It’s these ground rules that help you correct the poor choices of your child and direct the behavior that you want to see.

Consequences Versus Ultimatums

When I was a child and being punished. My parents worked in a busy business for long hours, so their default was to go to ultimatums. “Do that again and you’re grounded for a week,” or “If I catch you doing X, you’ll go to bed without dinner”.

Looking back, this worked to a point. But the flip side is that I remembered more of the ultimatums than the happier times. I’ve learned through trial and error with my own kids that consequences are more effective while not breaking down trust.

What to Do When Ground Rules Get Broken?

It’s on the consequences that you use when the ground rules are broken.

In the martial arts class, when the hyperactive student breaks the ground rules. They would miss a turn in a game or go to the back of the line in a queue. We do not want to shame the child by isolating them. But on the flip side, there should be clear ground rules and proportionate consequences.

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Yes, there are times when we would like to exclude the student from the class, the club, and even the universe. Again, it’s here that patience is so important and probably impulse control too. With an attainable consequence, you can maintain trust and you’re more likely to get the long-term behavior that you’re looking to achieve.

Interestingly, we would occasionally hear a strategy from parents that little Kevin has been misbehaving at home with his sister or something similar. He likes martial arts training, so the parent would react by removing Kevin from the martial arts class as a punishment.

We would suggest that this would remove Kevin from an environment where he is behaving positively. Removing him from this is likely to be detrimental to the change you would like to see. He may even feel shame when he returns to the class and loses all the progress he’s made.

Alternatives to Punishment

Another option is to tell Kevin to write a letter to his sister, apologizing for his behavior, and explaining how he is going to behave in the future.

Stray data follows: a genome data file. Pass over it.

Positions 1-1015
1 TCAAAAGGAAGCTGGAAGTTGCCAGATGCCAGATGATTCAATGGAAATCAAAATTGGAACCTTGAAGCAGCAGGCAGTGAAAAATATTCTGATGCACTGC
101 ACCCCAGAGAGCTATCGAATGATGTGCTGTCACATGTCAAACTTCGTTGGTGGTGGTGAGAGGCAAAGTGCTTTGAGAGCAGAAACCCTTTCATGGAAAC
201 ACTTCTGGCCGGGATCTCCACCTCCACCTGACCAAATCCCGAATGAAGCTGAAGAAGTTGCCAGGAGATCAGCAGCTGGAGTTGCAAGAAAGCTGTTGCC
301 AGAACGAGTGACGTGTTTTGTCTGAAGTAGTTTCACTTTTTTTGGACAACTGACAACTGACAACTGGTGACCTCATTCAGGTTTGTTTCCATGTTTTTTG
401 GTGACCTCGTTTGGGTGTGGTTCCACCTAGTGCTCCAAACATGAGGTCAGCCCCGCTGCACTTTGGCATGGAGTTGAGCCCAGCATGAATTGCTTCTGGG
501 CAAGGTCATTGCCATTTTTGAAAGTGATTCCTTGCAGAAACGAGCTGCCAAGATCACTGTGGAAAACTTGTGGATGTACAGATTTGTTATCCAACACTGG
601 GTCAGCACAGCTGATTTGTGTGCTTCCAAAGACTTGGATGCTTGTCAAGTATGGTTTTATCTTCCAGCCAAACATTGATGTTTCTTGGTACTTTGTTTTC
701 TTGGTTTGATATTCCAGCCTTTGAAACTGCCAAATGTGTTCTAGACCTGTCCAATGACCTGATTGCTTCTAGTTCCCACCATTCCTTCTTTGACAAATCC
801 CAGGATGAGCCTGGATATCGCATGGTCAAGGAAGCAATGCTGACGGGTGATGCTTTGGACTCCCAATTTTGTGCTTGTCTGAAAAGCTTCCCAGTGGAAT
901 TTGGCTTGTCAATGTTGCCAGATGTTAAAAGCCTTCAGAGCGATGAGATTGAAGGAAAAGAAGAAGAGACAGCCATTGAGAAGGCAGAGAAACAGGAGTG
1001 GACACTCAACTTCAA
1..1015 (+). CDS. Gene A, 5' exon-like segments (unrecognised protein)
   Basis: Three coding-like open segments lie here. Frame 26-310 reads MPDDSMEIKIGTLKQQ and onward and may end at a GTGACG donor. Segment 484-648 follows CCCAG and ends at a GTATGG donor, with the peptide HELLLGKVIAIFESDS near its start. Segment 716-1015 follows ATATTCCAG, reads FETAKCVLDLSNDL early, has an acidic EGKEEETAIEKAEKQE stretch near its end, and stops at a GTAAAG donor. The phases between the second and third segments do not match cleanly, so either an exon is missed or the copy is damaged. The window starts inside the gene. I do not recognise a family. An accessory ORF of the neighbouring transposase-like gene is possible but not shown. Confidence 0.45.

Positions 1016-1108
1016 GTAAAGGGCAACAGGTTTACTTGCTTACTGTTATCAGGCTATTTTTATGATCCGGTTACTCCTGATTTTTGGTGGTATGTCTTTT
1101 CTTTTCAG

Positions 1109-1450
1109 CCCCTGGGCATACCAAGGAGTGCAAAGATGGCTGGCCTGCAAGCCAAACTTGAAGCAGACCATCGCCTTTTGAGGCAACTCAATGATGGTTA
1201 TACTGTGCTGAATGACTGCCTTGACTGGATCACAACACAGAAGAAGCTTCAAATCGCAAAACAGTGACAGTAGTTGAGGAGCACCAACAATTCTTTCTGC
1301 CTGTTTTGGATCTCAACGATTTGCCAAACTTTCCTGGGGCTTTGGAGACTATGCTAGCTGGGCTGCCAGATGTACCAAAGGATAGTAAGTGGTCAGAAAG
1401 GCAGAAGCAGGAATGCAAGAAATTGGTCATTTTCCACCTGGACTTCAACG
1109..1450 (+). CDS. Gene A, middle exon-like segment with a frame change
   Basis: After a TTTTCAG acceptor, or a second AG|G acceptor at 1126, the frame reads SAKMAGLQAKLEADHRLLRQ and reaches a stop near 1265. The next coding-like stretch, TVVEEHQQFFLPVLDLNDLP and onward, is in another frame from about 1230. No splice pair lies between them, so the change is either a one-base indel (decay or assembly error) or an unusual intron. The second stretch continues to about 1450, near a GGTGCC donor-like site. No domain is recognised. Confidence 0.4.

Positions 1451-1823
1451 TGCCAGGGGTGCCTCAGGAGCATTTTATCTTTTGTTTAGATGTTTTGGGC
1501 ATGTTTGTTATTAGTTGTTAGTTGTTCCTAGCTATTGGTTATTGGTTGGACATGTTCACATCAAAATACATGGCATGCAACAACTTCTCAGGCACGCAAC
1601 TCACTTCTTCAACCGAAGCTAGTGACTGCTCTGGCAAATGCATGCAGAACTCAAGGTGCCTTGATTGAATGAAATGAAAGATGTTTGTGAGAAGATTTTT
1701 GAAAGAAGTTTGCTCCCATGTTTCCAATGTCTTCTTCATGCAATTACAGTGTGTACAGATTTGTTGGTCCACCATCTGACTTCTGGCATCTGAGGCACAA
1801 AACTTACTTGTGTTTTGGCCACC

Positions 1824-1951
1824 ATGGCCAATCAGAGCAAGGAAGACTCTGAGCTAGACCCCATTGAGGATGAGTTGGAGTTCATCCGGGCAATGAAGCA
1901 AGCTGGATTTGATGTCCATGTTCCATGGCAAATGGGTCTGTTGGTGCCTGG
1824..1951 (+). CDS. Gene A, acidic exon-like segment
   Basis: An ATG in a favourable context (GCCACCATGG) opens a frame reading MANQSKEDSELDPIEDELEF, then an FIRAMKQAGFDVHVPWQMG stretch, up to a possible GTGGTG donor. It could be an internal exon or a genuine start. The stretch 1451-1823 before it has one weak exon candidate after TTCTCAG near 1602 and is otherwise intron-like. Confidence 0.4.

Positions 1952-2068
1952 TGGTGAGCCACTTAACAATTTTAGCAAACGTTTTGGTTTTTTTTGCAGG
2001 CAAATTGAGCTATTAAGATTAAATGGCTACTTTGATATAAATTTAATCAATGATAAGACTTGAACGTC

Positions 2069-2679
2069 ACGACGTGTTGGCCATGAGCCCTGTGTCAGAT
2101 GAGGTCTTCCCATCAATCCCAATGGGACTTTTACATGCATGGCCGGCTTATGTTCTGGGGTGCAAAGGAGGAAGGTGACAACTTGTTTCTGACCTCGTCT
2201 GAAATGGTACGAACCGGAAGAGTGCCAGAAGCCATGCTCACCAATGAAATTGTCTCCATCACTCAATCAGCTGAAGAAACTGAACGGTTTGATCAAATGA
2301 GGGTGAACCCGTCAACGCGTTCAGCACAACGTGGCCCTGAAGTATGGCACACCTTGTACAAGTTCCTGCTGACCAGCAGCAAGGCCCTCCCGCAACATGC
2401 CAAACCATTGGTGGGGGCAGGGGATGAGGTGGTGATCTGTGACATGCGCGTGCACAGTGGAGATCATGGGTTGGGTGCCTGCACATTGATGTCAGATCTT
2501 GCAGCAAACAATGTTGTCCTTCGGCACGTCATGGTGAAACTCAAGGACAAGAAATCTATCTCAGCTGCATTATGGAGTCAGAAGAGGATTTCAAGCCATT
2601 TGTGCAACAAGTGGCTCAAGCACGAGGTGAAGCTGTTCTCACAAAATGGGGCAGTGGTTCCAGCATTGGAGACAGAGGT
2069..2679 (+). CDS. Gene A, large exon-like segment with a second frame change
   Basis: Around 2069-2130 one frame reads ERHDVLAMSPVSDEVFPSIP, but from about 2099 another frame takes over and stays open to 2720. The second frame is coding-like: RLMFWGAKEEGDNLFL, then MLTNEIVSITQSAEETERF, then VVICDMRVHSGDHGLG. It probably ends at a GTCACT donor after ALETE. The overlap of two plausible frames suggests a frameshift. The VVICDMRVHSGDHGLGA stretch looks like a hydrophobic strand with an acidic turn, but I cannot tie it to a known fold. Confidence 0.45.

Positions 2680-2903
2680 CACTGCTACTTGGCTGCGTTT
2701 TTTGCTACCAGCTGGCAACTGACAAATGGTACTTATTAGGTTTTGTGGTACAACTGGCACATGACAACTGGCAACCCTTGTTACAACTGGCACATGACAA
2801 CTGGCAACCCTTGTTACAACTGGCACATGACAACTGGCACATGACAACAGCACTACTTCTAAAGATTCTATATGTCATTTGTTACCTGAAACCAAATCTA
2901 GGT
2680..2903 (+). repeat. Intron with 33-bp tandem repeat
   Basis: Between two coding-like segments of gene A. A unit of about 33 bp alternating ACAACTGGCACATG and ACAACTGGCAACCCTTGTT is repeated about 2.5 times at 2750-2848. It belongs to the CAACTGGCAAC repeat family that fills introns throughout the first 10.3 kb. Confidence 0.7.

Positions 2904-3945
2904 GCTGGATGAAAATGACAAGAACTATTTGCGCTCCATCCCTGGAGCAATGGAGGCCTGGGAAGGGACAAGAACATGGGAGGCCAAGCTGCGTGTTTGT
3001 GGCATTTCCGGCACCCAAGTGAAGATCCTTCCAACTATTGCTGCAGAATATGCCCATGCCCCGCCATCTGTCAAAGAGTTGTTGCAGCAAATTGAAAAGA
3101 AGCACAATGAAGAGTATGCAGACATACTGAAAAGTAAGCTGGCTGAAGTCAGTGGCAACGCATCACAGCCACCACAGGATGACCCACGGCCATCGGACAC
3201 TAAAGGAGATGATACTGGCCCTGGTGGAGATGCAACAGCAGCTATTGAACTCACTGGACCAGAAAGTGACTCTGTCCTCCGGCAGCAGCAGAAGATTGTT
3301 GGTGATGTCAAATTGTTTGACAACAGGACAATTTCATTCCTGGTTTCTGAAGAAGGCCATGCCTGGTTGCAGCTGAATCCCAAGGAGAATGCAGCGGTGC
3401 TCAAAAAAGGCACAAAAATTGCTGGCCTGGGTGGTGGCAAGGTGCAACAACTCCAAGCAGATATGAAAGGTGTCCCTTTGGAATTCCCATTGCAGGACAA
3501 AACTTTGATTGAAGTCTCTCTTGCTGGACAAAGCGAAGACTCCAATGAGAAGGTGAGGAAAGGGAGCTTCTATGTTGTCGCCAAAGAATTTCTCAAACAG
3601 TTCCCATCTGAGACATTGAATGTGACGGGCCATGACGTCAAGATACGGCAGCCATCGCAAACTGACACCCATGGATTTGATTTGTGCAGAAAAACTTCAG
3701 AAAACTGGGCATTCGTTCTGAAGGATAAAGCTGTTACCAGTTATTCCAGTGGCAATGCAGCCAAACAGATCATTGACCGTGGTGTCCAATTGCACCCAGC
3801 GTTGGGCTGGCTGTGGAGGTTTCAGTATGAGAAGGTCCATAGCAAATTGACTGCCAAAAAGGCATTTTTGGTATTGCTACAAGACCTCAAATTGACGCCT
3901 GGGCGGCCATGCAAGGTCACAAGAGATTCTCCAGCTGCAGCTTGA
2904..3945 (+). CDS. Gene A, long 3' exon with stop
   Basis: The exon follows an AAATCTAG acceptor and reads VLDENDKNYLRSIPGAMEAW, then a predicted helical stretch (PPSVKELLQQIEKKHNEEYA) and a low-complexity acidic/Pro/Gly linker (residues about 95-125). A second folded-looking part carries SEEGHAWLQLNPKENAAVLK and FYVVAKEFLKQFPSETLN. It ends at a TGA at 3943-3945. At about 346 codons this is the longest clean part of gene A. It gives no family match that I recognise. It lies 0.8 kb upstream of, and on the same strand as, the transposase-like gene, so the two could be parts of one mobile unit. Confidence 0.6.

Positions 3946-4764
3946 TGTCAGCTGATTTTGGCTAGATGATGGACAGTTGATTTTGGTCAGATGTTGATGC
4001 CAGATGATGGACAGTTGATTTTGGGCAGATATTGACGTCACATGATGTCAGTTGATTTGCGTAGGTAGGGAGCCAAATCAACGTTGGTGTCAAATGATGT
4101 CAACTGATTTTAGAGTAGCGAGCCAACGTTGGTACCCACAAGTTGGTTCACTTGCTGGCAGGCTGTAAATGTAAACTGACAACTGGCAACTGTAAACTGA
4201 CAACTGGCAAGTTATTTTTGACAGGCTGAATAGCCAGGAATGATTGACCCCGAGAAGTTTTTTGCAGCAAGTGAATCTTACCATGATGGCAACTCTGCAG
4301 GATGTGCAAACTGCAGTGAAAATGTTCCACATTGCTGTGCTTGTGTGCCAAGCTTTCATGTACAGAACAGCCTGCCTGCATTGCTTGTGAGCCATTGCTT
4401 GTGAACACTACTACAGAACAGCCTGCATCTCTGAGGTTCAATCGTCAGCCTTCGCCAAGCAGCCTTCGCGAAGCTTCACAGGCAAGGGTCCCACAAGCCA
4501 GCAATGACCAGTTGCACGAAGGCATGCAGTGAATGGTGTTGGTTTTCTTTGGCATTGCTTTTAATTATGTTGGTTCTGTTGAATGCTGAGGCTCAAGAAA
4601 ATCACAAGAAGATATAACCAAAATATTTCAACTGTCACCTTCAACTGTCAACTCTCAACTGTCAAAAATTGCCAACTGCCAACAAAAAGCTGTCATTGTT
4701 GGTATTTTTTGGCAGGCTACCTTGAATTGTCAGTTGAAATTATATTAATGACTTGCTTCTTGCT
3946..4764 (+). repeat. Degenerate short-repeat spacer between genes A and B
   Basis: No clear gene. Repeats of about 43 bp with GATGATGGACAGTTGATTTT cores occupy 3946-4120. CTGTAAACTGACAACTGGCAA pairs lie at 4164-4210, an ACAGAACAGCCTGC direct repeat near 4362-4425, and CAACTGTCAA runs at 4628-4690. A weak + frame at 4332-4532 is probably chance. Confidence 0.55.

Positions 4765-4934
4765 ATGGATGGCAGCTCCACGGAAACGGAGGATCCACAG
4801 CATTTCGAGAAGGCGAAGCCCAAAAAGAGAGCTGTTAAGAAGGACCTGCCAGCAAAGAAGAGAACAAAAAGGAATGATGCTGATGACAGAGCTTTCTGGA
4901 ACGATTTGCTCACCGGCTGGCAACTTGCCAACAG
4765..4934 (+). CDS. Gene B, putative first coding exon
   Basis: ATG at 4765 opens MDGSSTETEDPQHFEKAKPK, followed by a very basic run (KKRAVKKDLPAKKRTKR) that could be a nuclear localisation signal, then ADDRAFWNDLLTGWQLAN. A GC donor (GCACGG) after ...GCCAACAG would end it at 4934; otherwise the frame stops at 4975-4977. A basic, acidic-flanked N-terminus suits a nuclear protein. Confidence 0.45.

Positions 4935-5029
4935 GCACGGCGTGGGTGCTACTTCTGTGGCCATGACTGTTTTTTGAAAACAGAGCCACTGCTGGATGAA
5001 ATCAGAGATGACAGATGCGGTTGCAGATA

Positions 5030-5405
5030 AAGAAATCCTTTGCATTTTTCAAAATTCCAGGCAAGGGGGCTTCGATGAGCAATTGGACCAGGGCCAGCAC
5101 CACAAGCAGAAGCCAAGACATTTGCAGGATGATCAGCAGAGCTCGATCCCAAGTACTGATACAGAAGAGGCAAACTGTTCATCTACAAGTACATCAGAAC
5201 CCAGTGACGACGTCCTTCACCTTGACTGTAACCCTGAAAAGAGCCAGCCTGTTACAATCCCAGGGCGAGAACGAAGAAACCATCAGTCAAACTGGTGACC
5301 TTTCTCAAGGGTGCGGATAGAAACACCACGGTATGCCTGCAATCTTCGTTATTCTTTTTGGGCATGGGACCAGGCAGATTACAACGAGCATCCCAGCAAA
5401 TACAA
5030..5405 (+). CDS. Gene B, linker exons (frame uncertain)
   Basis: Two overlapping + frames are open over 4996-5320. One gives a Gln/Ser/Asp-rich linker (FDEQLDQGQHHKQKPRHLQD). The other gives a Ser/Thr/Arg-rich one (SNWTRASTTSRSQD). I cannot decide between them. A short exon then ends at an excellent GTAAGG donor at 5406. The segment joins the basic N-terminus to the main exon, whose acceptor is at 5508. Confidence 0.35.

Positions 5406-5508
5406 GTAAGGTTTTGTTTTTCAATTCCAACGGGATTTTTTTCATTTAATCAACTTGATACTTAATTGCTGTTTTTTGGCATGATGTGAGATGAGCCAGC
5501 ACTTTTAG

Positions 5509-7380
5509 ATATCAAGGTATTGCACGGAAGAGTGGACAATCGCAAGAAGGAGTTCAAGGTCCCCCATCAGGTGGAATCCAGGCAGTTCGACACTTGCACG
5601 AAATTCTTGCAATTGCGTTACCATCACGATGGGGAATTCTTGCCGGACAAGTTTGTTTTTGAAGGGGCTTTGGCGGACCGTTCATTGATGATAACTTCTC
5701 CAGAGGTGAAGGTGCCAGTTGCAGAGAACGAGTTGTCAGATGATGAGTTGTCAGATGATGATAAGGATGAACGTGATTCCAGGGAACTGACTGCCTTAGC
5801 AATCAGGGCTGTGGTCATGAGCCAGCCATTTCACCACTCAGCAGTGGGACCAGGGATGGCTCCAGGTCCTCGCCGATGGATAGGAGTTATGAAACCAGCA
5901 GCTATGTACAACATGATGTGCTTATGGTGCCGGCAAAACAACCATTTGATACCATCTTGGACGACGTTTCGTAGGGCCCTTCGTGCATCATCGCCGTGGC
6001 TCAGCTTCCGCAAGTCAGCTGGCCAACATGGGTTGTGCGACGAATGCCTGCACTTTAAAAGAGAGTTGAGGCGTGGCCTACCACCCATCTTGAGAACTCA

If your child is too young to write, give the apology face to face. For the apology to feel sincere, there is some value to pre-framing or practicing this between yourself and your child before they give it to the intended person.

Don’t expect them to know the ground rules or what you’re thinking! It will be clearer to your child and better received with some practice. You can practice along the lines of: “X is the behavior I did, Y is what I should have done, and Z is my promise to you for how I’m going to act in the future.” You can replace XYZ with the appropriate actions.

It does not need to be a letter or in person, it can even be a video. But there has to be an intention to repair the broken ground rule. If you try these strategies, that is become fully engaged with them and you’re still getting nowhere.

But what to do if these strategies do not work? Then there is plenty to gain by seeking the help of an expert. Chances are that something is interfering or limiting their development.

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This does not mean that your child has a neurological deficiency, although this may be the root cause. But it means that you can get an objective view and help on how to create the changes that you would like to see. Remember that using positive discipline strategies is better than mere punishment.

There are groups that you can chat with for help. Family Lives UK has the aim of ensuring that all parents have somewhere to turn before they reached a crisis point. The NSPCC also provides a useful guide to positive parenting that you can download.[1]

Bottom Line

So, there your go, the three takeaways on strategies you can use for positively disciplining your child. The first one is about you! Be patient, be present, and think about what is best for the long term. AKA, avoid ultimatums and punishment. The second is to use a redirect, then repair and repeat (ground rules) as your 3-step method of discipline.

Using these positive discipline strategies require you to be fully engaged with your child. Again, being impulsive breaks trust and you lose some of the gains you’ve both worked hard to achieve.

Lastly, consequences are better than punishment. Plus, avoid shaming, especially in public at all costs.

I hope this blog has been useful, and remember that you should be more focused on repairing bad behavior because being proactive and encouraging good behavior with rewards, fun, and positive emotions takes less effort than repairing the bad.

More Tips on How To Discipline Your Child

Featured photo credit: Leo Rivas via unsplash.com

Reference

[1] NSPCC Learning: Positive parenting